Afghanistan, Iraq: SAMHSA Supports
Mental Health Efforts
When Nahid Aziz, Psy.D., returned to her native Afghanistan
this past May for the first time since she fled the Russian
invasion at age 12, the most moving moment came during
a visit to the reconstructed School of Medicine at Kabul
She well remembered her many childhood visits there
with her late father, a professor of medicine and one
of Afghanistan's first Western-trained physicians. The
school had since been heavily damaged, and in the Taliban
era, women had been excluded.
But this spring, nearly half the students on the rebuilt
campus were women. A class of 300 new physicians was
about to graduate. In the auditorium stands a commemorative
wall listing the pioneers of modern medical care in Afghanistan.
With deep emotion, Dr. Aziz saw among them the name of
her father, Dr. Mohammad Hossein Nasrat.
But her return to Kabul was no mere sentimental journey.
Dr. Aziz, a clinical psychologist and associate professor
at Argosy University in Washington, DC, regards it as
continuing her family's tradition of working for better
health care for the Afghan people.
She traveled there as a member of SAMHSA's delegation
to an international conference, cosponsored by Afghanistan's
Ministry of Public Health and SAMHSA. The conference
focused on the continuing process of planning for the
reconstruction of the nation's mental health system.
SAMHSA cosponsored two such conferences this spring.
In addition to the one in Kabul, SAMHSA convened a meeting
in Cairo for Iraqi health professionals. Other participants
at that meeting included colleagues from Egypt's Ministry
of Health and representatives from the World Health Organization
The WHO has played a significant role in the mental
health training provided to Iraqis over the last several
The Cairo conference tracked the progress made since
last year's similar, smaller meeting on Iraq in Amman,
SAMHSA News, May/June 2005). All the meetings
underscore SAMHSA's commitment to support the expansion
of mental health services in both Iraq and Afghanistan.
||At the only mental
health hospital in all of Afghanistan, SAMHSA Administrator
Charles G. Curie visited the kindergarten/day care
center established for the children of employees.
Some of the children are wearing traditional tribal
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"Mental health is crucial to fostering a constructive
relationship between health and development," Afghanistan's
Minister of Public Health, S. Mohammad Amin Fatamie,
M.D., told the more than 70 mental health professionals
who gathered in Kabul from around the country.
The 3-day meeting provided an opportunity to gather
together representatives of several ministries of the
Afghan government; international agencies including USAID,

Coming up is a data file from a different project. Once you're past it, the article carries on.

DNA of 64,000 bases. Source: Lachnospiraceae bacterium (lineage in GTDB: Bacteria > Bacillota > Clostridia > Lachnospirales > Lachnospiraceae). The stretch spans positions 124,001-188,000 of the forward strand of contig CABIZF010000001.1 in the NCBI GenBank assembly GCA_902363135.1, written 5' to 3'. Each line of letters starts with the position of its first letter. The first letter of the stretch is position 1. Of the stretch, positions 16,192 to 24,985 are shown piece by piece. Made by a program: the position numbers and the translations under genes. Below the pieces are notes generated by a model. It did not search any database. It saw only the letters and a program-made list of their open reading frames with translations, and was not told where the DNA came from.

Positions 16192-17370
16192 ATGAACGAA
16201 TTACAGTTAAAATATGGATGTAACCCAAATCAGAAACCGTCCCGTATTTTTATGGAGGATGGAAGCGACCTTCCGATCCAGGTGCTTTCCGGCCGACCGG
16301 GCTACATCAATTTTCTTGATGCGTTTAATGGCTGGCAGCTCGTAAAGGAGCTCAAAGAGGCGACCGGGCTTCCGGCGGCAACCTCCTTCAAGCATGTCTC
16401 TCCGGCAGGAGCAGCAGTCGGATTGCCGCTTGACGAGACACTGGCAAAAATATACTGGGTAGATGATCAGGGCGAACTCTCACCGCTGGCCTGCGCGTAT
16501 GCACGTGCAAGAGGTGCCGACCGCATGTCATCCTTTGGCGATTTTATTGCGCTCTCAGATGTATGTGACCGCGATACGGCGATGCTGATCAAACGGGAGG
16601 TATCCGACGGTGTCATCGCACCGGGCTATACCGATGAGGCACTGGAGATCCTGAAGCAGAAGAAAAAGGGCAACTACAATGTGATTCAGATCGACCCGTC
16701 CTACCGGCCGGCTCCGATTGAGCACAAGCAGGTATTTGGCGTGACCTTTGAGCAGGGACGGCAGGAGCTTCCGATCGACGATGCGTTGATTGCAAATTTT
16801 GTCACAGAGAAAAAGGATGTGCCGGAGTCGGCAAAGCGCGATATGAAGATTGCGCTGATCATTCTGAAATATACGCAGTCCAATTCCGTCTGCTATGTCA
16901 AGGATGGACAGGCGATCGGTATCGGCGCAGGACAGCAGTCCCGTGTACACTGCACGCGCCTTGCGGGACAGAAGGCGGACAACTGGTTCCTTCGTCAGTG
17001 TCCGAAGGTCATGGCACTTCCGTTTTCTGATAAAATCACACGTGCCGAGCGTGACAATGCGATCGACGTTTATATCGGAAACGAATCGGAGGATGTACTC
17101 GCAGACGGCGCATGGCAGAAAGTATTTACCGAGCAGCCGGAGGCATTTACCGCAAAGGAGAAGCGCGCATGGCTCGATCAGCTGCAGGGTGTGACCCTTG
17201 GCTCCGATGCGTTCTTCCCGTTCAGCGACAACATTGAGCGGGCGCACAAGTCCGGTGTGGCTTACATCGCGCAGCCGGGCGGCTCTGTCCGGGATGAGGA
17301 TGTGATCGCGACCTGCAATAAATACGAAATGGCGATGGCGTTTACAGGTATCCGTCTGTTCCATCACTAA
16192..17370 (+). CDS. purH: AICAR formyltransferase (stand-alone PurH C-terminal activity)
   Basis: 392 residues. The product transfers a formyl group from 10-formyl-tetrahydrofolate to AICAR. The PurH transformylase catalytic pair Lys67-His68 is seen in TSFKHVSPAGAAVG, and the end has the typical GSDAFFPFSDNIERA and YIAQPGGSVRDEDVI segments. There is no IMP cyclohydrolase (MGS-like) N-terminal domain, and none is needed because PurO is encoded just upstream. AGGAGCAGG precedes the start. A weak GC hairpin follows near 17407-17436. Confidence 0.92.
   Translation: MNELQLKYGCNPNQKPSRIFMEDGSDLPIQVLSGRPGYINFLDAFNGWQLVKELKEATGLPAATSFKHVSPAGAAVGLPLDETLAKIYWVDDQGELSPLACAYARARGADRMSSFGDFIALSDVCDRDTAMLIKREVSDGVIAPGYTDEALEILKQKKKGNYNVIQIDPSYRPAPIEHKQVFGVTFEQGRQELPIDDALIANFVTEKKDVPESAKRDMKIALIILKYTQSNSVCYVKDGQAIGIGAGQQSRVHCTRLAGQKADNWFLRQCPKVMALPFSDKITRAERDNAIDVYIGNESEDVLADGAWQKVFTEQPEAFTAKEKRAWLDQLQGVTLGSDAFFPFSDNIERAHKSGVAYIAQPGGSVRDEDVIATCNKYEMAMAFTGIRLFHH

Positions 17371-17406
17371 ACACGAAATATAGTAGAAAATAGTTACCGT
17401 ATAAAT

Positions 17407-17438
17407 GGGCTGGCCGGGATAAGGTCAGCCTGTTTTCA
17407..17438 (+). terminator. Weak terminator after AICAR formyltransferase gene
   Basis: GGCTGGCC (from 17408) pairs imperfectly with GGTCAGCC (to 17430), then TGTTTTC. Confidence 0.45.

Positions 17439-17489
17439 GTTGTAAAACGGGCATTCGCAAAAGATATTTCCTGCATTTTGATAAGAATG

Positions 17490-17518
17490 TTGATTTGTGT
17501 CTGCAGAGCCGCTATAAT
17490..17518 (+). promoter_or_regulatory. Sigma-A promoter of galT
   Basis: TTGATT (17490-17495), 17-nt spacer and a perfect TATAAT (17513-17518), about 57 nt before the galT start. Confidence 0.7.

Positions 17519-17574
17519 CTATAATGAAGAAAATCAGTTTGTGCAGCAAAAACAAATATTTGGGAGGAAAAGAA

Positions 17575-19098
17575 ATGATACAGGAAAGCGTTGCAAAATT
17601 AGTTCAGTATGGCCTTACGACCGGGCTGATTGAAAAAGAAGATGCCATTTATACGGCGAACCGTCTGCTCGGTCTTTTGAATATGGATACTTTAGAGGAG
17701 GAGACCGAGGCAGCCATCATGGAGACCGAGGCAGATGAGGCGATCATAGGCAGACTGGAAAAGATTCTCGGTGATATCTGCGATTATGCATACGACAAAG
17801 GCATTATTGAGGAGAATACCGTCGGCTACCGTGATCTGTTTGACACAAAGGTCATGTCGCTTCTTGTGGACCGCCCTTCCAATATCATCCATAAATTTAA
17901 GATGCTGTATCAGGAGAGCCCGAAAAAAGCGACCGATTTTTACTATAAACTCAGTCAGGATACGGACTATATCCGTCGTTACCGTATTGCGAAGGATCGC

the WHO, and the United Nations; and the non-governmental
organizations (NGOs) involved in providing mental health
"The Afghans are really looking at a time when
the NGOs will [leave] and the Afghans will be providing
services," said Winnie Mitchell, M.P.A., International
Officer at SAMHSA. Much of the discussion in Kabul, therefore,
centered on how the NGOs could train community health
workers and staff, and also, in the longer term, on the
curriculum and education needed at the Kabul medical
Training emerged as a crucial need of Afghanistan's
mental health system because of the country's severe
lack of mental health personnel, including, for example,
"not one practicing psychiatrist," said Hussain
Tuma, Ph.D., a consultant to SAMHSA who attended both
the Kabul and Cairo conferences.
Of the two qualified psychiatrists in the country, one
works at a ministry and the other with an NGO. "The
top people that we met are first rate," Dr. Tuma
said, but far too few Afghans have had the opportunity
to receive mental health training.
Formal presentations in Kabul focused on mental health
services, substance abuse programs and—probably
most significant—capacity building for mental health
A major accomplishment of the conference, and of the
breakout groups that did the work, was prioritizing the
strategies within Afghanistan's National Mental Health
Plan and discussing specific next steps.
Participants emphasized that the entire Afghan population
has been exposed to violence but that women and children
are most vulnerable.
They also identified a need to develop screening methods
for mental health and substance abuse problems and to
define quality standards for psychosocial interventions.
Despite these challenges, participants emphasized that
Afghan society possesses significant strengths in regard
to mental health, especially the nation's strong faith
and close-knit families.
Particularly in times of trauma and loss, Dr. Aziz told
SAMHSA News, Afghanistan's tradition of close